- Ford Motor Company said “trust” is the “central challenge” in the development of autonomous vehicles (AVs), in a voluntary safety report the company sent to the U.S. Department of Transportation (DOT). The report, titled “A Matter of Trust,” says Ford plans to have a fully autonomous vehicle operating on roads in 2021, with a focus on commercial and government fleets.
- The report says Ford is introducing a number of redundant systems into its vehicles, including overlapping sensors and actuators for controlling the car to reduce the risk of failure. The cars will also come equipped with data recorders that can send reports of any accidents.
- Ford is the third company to send the voluntary reports to the government, following Waymo in 2017 and General Motors earlier this year.
Ford’s cautious approach reflects a lot of what consumers and regulators will want to hear about the development of AVs. Consumer acceptance has been mixed, especially since a fatal collision between a pedestrian and an Uber AV in Arizona in March. A June survey from HNTB Corporation found that 59% of people think AVs are not as safe as those driven by humans, and a new study from Cox Automotive found consumers now view AVs as less safe than they did two years ago.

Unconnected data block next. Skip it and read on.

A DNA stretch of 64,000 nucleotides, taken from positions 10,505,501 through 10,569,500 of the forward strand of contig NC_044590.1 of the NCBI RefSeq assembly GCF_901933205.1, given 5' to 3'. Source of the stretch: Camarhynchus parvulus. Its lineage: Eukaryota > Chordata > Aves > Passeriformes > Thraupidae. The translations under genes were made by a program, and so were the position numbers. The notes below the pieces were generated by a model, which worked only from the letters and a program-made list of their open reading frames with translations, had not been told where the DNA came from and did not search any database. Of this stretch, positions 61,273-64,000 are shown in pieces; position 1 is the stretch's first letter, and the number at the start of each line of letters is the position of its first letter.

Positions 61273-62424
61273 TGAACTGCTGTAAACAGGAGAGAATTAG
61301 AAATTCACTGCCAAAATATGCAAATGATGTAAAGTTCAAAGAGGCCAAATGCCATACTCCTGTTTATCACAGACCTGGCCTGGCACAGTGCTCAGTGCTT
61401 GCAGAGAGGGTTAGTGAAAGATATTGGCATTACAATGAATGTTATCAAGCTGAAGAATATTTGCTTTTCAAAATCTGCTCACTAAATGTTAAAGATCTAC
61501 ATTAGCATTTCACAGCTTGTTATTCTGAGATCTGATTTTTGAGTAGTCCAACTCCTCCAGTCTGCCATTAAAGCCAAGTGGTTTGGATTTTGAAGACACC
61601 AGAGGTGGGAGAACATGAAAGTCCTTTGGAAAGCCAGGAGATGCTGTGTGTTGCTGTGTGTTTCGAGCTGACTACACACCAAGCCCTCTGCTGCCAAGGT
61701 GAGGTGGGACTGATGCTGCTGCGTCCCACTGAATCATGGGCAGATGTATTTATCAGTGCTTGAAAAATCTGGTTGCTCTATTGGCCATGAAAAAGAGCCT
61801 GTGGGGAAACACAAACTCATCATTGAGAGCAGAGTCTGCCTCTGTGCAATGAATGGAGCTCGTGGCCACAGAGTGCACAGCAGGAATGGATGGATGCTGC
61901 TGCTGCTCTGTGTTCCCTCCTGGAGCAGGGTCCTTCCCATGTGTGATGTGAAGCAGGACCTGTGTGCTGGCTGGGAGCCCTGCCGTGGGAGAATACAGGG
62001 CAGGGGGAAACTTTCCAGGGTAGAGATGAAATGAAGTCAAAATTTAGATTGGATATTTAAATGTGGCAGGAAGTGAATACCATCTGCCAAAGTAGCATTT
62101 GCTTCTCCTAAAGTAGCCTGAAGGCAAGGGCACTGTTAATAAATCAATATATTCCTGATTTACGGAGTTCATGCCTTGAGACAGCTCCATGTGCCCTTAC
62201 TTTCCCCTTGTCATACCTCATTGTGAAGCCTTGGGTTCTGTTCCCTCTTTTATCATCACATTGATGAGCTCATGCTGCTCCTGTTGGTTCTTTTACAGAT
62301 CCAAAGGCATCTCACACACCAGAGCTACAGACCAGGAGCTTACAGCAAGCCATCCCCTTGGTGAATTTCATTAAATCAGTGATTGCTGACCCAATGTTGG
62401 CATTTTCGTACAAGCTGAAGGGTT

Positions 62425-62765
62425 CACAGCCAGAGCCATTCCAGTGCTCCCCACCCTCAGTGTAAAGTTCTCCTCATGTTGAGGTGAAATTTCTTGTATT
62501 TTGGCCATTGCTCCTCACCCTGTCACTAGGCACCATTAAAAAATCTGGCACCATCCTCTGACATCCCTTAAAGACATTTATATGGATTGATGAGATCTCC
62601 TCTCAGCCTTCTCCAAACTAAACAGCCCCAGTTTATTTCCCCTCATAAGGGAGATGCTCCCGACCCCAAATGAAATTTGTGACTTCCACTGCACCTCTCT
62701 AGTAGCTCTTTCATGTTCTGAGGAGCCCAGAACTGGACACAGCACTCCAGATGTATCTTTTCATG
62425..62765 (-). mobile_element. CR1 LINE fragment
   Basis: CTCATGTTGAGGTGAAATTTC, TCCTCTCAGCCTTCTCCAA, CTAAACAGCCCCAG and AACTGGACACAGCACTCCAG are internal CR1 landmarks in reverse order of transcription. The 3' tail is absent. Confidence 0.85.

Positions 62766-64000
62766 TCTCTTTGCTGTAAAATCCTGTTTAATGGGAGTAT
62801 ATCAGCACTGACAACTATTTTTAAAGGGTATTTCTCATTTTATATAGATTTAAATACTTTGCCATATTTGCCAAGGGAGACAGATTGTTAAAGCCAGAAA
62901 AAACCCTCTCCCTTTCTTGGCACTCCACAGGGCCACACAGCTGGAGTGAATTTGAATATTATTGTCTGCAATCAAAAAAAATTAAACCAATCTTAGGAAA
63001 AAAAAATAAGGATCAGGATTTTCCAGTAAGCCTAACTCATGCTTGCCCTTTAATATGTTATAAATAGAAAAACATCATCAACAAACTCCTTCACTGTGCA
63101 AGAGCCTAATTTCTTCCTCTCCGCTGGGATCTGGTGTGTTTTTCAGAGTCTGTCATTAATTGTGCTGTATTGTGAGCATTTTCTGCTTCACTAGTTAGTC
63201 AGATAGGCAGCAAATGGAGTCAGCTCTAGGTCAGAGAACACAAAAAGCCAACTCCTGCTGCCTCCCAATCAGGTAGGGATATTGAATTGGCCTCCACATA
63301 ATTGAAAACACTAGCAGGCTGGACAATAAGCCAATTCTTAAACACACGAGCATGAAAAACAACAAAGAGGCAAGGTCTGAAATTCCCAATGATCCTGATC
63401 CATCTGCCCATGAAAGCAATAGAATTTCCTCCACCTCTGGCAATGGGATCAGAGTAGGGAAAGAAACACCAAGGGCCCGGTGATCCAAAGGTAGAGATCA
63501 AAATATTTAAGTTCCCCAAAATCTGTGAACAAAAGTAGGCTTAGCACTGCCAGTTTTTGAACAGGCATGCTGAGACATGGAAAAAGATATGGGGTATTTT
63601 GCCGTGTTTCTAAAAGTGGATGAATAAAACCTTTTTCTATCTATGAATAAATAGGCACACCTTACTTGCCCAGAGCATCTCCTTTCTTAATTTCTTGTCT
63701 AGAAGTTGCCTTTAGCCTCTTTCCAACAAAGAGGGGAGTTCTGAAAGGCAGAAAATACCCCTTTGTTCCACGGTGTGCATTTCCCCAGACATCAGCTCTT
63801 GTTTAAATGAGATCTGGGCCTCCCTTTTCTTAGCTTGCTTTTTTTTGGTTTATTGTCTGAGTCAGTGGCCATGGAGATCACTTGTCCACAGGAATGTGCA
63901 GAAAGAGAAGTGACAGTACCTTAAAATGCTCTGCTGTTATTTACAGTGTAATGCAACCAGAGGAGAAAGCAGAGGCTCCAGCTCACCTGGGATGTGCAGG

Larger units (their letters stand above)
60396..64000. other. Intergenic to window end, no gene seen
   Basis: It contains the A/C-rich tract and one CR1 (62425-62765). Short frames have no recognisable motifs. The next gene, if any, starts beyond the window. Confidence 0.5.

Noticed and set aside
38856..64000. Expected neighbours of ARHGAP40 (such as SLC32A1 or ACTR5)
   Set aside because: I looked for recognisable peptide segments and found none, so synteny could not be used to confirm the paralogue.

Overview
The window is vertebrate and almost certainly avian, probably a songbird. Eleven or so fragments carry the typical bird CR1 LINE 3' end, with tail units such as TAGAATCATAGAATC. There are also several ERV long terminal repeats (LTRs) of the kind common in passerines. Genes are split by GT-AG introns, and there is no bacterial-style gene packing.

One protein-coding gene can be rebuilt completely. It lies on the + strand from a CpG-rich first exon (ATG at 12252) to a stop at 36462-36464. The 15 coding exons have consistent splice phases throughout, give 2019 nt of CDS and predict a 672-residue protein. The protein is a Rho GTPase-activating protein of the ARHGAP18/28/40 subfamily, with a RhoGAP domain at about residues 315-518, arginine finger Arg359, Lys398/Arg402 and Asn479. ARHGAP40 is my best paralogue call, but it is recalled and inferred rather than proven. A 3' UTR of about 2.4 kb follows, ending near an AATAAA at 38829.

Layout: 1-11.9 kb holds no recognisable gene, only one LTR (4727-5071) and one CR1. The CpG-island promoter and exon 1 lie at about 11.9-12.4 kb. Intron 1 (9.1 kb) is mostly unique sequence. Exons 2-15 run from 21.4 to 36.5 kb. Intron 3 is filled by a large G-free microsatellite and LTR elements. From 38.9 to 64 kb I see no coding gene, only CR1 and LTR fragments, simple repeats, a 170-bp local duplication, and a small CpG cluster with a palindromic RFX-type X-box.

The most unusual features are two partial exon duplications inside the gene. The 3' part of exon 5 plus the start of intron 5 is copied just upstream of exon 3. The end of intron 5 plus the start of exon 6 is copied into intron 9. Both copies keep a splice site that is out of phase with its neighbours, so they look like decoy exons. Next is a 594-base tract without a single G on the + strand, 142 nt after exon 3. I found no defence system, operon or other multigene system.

Ford is up front in acknowledging the public's concerns about test vehicles, noting in the report that it trains all of its drivers and is currently sending out all cars with a two-person team for maximum safety. The report also details the company’s partnership with Pittsburgh-based Argo AI to design the car’s platform and safety systems.
The voluntary safety report was requested of all companies working on AVs by the Obama administration, and Transportation Secretary Elaine Chao reiterated the request when the Trump administration updated its AV policy.
Ford is trailing other companies — the 2021 timeframe for a launch is two years behind some competitors, although Ford says that its long history in the industry will help make cars that the public is confident in and are competitive, even if it is behind competitors. The company says it is “not in a race to be first to offer self-driving vehicles to the public,” and instead the “focus is on doing it correctly.”